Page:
Defending the Amniotic Sac: An Argument Against Artifical Rupture of Membranes

Amniotic SacDid you have your water broken while you were in labor? Artificial rupture of membranes (ARM), which is also more commonly referred to as the breaking of the waters, is a common intervention during labor. To break the amniotic sac, the doctor or midwife uses an amni-hook, which looks sort of like a big crochet needle, to artificially tear the membranes. ARM is usually the second step performed during an induction and may also be used in an attempt to speed up a spontaneous labor.

In my opinion, artificially rupturing the amniotic sac sounds awful. Before I gave birth to my daughter, I knew that I did not want to have my water broken. Thankfully, my midwife did not routinely use the intervention. Because my water broke at the beginning of my labor, I ultimately did not have to decide whether or not to have my membranes broken; however, looking back, I know that I still would not have chosen ARM during my labor and birth.

The main reason that I would never consent to ARM is that the amniotic sac plays an important role during both pregnancy and labor. During pregnancy, the amniotic sac protects the developing baby including cushioning the fetus from the outside world. As the baby breathes the amniotic fluid and and out, his or her lungs develop. The amniotic fluid inside the amniotic sac changes flavor depending on the diet of the mother; I personally made sure to eat a lot of healthy foods including vegetables like broccoli and Brussels sprouts so that my baby would learn and start to enjoy the tastes prenatally. Finally, the amniotic sac and fluid protect the baby against microbes. Breaking the sac artificially can unnecessarily introduce infection-causing germs to the mother and the baby.

During labor, the amniotic sac and amniotic fluid continue to protect the baby from the outside world. During each contraction, the fluid-filled sac cushions the baby against the change in pressure. Breaking the bag of waters artificially can cause unnecessary stress on the unborn baby by putting all of the pressure of each contraction directly on the baby and the umbilical cord. When the umbilical cords becomes compressed, reduced blood flow can cause dangerous changes in the baby’s heartbeat. I wanted my baby to continue to receive all the benefits of his or her amniotic sac during labor, which is the main reason that I would not have consented to ARM.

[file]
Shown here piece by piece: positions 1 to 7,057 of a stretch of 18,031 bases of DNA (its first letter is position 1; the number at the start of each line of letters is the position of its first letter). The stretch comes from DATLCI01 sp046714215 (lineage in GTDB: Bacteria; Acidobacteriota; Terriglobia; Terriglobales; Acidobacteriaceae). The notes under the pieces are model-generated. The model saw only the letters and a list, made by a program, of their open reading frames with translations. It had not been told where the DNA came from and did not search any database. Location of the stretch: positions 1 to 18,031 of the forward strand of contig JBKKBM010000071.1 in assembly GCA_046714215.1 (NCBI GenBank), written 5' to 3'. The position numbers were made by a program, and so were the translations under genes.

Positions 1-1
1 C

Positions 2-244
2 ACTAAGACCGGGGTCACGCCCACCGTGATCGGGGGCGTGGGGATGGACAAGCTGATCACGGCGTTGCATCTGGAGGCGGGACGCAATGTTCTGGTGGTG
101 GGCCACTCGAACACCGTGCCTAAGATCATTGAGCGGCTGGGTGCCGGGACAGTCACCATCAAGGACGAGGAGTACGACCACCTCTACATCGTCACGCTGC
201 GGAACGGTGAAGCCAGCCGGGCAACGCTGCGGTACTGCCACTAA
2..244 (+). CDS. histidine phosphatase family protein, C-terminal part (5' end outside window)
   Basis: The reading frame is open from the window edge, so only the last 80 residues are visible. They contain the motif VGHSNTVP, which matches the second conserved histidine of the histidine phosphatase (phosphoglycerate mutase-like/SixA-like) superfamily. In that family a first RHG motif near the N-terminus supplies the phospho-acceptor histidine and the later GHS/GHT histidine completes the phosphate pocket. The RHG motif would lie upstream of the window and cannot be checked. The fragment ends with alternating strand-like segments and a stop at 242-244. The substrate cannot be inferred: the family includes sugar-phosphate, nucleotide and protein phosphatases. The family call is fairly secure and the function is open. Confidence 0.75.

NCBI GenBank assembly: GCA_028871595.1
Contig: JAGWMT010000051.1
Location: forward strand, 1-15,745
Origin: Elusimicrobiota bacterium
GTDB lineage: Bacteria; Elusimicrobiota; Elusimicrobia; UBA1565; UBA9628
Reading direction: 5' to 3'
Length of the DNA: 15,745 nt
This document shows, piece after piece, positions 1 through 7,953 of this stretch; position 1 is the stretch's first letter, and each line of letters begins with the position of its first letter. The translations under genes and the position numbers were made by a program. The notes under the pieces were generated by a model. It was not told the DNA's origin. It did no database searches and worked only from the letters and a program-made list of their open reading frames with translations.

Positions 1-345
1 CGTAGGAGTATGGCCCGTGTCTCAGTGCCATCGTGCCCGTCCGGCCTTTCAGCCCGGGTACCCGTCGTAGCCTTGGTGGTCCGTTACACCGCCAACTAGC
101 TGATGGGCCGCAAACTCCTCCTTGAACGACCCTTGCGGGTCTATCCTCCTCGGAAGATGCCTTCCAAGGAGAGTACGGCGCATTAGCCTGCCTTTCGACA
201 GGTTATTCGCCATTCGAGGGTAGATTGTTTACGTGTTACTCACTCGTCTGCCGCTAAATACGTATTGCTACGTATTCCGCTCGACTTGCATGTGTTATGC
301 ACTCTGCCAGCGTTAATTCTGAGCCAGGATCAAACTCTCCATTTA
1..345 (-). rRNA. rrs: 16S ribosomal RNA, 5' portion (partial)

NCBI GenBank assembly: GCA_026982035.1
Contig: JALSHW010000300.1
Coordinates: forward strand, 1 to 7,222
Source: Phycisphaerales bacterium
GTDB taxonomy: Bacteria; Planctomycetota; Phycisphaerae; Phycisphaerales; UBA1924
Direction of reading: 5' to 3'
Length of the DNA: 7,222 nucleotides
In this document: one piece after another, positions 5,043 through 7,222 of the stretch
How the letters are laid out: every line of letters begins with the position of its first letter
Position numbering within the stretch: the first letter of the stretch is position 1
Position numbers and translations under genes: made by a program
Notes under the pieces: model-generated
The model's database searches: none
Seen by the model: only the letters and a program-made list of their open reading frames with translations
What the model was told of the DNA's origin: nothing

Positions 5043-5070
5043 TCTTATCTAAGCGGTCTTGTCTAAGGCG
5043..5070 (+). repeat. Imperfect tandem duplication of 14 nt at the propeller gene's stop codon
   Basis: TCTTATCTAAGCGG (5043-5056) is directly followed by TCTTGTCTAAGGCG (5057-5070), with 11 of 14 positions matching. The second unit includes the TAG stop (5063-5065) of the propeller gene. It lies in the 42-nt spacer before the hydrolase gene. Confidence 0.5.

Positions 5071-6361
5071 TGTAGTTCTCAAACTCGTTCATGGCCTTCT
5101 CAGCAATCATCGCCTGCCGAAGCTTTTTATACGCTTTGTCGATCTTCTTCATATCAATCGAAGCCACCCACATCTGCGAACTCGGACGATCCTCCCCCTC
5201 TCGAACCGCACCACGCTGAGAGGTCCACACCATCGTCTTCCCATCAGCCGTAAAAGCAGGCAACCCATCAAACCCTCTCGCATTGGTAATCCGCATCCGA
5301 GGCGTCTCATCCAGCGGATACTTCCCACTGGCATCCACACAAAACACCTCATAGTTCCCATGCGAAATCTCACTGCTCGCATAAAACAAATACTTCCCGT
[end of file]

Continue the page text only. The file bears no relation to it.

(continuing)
Furthermore, artificially breaking the waters can make contractions more intense and more painful. Contractions are already intense and painful, so I do not understand why a laboring woman would consent to an unnecessary intervention that makes her labor even more intense and painful. When the amniotic sac is artificially ruptured, the umbilical cord too can become prolapsed, meaning the cord passes or gets trapped by the baby’s head. A prolapsed cord can cause further stress on the baby. Cord prolapse can also cut off the blood supply to the baby, which can necessitate an immediate emergency cesarean section and may cause death to the baby.

Finally, when the amniotic sac breaks, the fluid that flows out of the vagina helps to cleanse the birth canal by pushing germs down and out. Breaking the sac artificially or too early not only can introduce germs into the womb but can also reduce the effectiveness of the amniotic fluid at cleansing the birth canal. The amniotic fluid also helps to lubricate the vagina as the baby emerges.

When my daughter was born, my water broke at the beginning of my labor. However, she had already dropped into place in my pelvis. I was leaking fluid, but, because her head was already engaged, the rest of her body remained largely still surrounded by amniotic fluid. My midwife check my daughter’s heartbeat every so often throughout my labor. Not once did her little heartbeat become too low or too high, most likely because her little body continued to be cushioned by her amniotic sac and fluid.

Furthermore, for the amniotic sac to break during labor and birth is not actually necessary. Some babies are born still inside the sac, which is referred to as being born in the caul. Historically, being born in the caul was considered lucky. It would have been totally cool had my daughter been born still inside her amniotic sac. Instead, she thought that it was cooler to break her sac on her own and pop out after only four and a half hours, which I also think was pretty cool.

Before consenting to ARM, women need to be made aware that the intervention is not without risks including the risk of infection, the risk of additional and potentially life-threatening stress on the baby, and the risk of more painful contractions. The amniotic sac is so important; why artificially break the waters when doing so is unnecessary?

Did you have your membranes artificially ruptured? Were you aware of the risks? Did you realize how important the amniotic sac is?


In defence of the amniotic sac:

Image Credits

Amniotic Sac:

Heather Johnson

Heather Johnson is a mother, wife, writer, librarian, and linguist. She earned a BA in English studies with a minor in creative writing from Illinois State University in May 2007, an MS in library and information science from the University of Illinois at Urbana-Champaign in May 2009, and an MS in English studies with an emphasis in linguistics at Illinois State University in December 2011.

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